ESO is the foremost intergovernmental astronomy organisation in Europe and the world's most productive ground-based astronomical observatory by far. It is supported by 16 countries: Austria, Belgium, Brazil, the Czech Republic, Denmark, France, Finland, Germany, Italy, the Netherlands, Poland, Portugal, Spain, Sweden, Switzerland and the United Kingdom, along with the host state of Chile and by Australia as a strategic partner. ESO carries out an ambitious programme focused on the design, construction and operation of powerful ground-based observing facilities enabling astronomers to make important scientific discoveries. ESO also plays a leading role in promoting and organising cooperation in astronomical research. ESO operates three unique world-class observing sites in Chile: La Silla, Paranal and Chajnantor. At Paranal, ESO operates the Very Large Telescope, the world's most advanced visible-light astronomical observatory and two survey telescopes. VISTA works in the infrared and is the world's largest survey telescope and the VLT Survey Telescope is the largest telescope designed to exclusively survey the skies in visible light. ESO is a major partner in ALMA, the largest astronomical project in existence. And on Cerro Armazones, close to Paranal, ESO is building the 39-metre Extremely Large Telescope, the ELT, which will become "the world's biggest eye on the sky".

Links

Contacts

Richard Hook
ESO Public Information Officer
Garching bei München, Germany
Tel: 49-89-3200-6655
Cell: 49-151-1537-3591
Email: rhook@eso.org

ESO

Related Lupus Articles from Brightsurf:

Systemic lupus erythematosus (SLE)
If renal remission is achieved therapeutically in cases of lupus nephritis (LN), the 10-year survival rate increases significantly.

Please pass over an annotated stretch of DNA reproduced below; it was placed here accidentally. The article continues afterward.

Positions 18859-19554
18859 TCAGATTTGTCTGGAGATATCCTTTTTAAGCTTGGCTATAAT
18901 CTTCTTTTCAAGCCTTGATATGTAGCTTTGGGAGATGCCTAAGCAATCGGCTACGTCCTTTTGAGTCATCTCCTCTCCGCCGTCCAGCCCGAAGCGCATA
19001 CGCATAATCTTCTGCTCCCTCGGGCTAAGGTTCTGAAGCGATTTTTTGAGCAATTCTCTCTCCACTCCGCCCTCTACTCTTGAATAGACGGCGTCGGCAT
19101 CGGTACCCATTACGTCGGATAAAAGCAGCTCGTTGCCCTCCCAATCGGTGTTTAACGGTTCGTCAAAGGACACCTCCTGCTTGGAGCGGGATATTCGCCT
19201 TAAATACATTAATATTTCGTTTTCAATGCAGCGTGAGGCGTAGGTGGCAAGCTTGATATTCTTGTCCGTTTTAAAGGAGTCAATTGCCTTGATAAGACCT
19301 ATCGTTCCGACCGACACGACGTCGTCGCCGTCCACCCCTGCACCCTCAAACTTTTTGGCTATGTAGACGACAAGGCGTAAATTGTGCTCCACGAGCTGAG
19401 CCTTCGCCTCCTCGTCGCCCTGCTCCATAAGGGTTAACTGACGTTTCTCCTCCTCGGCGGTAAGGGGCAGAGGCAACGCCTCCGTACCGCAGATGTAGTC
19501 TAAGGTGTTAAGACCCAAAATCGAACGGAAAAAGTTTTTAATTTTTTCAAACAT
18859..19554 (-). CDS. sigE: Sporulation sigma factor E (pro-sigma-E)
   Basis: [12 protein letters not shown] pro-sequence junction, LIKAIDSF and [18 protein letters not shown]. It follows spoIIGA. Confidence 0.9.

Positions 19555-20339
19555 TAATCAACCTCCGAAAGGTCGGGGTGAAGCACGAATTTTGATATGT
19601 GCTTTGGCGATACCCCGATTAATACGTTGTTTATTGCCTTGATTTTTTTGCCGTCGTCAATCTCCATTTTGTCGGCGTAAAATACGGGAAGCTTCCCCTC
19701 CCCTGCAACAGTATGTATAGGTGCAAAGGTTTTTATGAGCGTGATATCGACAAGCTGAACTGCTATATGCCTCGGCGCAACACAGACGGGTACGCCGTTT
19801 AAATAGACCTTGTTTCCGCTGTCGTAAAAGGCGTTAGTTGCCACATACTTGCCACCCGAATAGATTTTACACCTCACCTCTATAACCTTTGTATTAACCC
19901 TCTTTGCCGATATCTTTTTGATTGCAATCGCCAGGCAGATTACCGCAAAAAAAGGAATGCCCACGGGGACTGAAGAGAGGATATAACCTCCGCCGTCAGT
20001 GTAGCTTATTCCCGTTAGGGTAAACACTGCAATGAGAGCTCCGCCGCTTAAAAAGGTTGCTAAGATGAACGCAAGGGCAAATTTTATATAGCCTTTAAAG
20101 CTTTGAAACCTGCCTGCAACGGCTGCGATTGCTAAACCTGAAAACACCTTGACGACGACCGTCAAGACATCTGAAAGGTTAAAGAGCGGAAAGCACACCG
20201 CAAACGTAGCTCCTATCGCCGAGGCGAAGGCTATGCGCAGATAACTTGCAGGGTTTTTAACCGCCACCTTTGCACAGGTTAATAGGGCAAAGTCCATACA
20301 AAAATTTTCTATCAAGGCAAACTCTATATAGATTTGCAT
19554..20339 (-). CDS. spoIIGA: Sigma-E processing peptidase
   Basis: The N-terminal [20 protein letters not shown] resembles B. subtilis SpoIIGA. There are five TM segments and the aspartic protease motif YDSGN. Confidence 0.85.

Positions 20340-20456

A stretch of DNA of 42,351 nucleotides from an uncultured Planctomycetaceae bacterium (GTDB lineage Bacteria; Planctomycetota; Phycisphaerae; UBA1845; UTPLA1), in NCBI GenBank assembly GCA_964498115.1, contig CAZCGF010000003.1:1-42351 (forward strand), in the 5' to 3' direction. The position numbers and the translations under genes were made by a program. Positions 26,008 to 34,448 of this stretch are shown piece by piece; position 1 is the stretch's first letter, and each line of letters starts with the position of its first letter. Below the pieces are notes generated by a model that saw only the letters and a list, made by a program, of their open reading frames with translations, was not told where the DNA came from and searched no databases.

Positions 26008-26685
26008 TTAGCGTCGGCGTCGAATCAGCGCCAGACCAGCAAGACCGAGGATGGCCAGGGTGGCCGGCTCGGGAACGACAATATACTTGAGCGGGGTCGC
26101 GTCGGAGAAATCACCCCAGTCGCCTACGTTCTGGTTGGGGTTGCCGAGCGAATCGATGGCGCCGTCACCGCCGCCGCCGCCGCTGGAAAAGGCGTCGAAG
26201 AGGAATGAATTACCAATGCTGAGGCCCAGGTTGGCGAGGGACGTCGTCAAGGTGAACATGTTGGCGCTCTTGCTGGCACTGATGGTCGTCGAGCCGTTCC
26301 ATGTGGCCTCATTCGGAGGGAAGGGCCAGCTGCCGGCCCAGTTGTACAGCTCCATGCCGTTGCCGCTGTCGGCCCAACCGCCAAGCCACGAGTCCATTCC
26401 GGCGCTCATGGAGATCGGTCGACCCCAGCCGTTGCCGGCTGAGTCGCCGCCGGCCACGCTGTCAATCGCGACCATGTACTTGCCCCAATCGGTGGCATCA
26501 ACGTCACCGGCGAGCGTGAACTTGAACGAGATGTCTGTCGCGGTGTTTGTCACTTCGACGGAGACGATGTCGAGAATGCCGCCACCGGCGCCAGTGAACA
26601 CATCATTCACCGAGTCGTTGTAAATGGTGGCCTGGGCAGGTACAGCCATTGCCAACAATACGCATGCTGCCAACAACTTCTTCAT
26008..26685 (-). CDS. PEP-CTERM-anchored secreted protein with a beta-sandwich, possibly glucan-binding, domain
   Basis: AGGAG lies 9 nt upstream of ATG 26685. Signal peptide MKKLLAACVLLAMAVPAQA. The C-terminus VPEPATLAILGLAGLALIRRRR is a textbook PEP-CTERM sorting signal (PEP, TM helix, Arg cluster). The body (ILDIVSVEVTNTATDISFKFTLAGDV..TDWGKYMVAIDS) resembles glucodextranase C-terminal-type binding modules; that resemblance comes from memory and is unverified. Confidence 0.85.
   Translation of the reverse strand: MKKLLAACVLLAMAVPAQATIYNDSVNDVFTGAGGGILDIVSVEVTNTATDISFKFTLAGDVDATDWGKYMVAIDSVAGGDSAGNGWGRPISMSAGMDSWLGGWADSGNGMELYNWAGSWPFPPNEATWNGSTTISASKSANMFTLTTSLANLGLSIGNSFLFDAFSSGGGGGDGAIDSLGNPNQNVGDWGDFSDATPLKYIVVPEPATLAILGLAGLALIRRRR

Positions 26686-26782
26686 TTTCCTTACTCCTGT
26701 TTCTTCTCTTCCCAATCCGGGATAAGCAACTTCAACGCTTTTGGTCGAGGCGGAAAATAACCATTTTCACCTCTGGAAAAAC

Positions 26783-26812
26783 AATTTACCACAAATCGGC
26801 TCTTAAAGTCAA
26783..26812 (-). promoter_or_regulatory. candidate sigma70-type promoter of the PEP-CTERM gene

Race-specific lupus nephritis biomarkers
A University of Houston biomedical researcher has discovered a difference in urinary biomarker proteins of lupus nephritis in patients according to race.

Lupus patients who take their medications lower their diabetes risk
Patients with lupus who take their medications as prescribed have much lower odds of developing type 2 diabetes, a common complication of the disease, finds a new study from the University of British Columbia.

Nearly 1 in 3 patients with lupus use prescription opioids for pain
A new study finds nearly one in three adults with lupus use prescription opioids to manage pain, despite a lack of evidence that opioids are effective for reducing pain from rheumatic diseases.

Developing therapeutic strategies for pregnant women with lupus
A highly gender-biased disease, lupus afflicts females some nine times more than males.

Lupus antibody target identified
Researchers have identified a specific target of antibodies that are implicated in the neuropsychiatric symptoms of lupus, according to human research published in JNeurosci.

B cells off rails early in lupus
Emory scientists could discern that in people with SLE, signals driving expansion and activation are present at an earlier stage of B cell differentiation than previously appreciated.

Can adverse childhood experiences worsen lupus symptoms?
Adverse childhood experiences (ACEs) encompass traumas such as abuse, neglect, and household challenges.

Unlocking the female bias in lupus
The majority of lupus patients are female, and new findings from the University of Pennsylvania shed light on why.

How a single faulty gene can lead to lupus
IBS-AIM (Academy of Immunology and Microbiology) research team at Pohang University of Science and Technology (POSTECH) in South Korea has discovered the role of a key gene involved in the autoimmune disease systemic lupus erythematosus (SLE) or lupus for short.

Read More: Lupus News and Lupus Current Events
Brightsurf.com is a participant in the Amazon Services LLC Associates Program, an affiliate advertising program designed to provide a means for sites to earn advertising fees by advertising and linking to Amazon.com.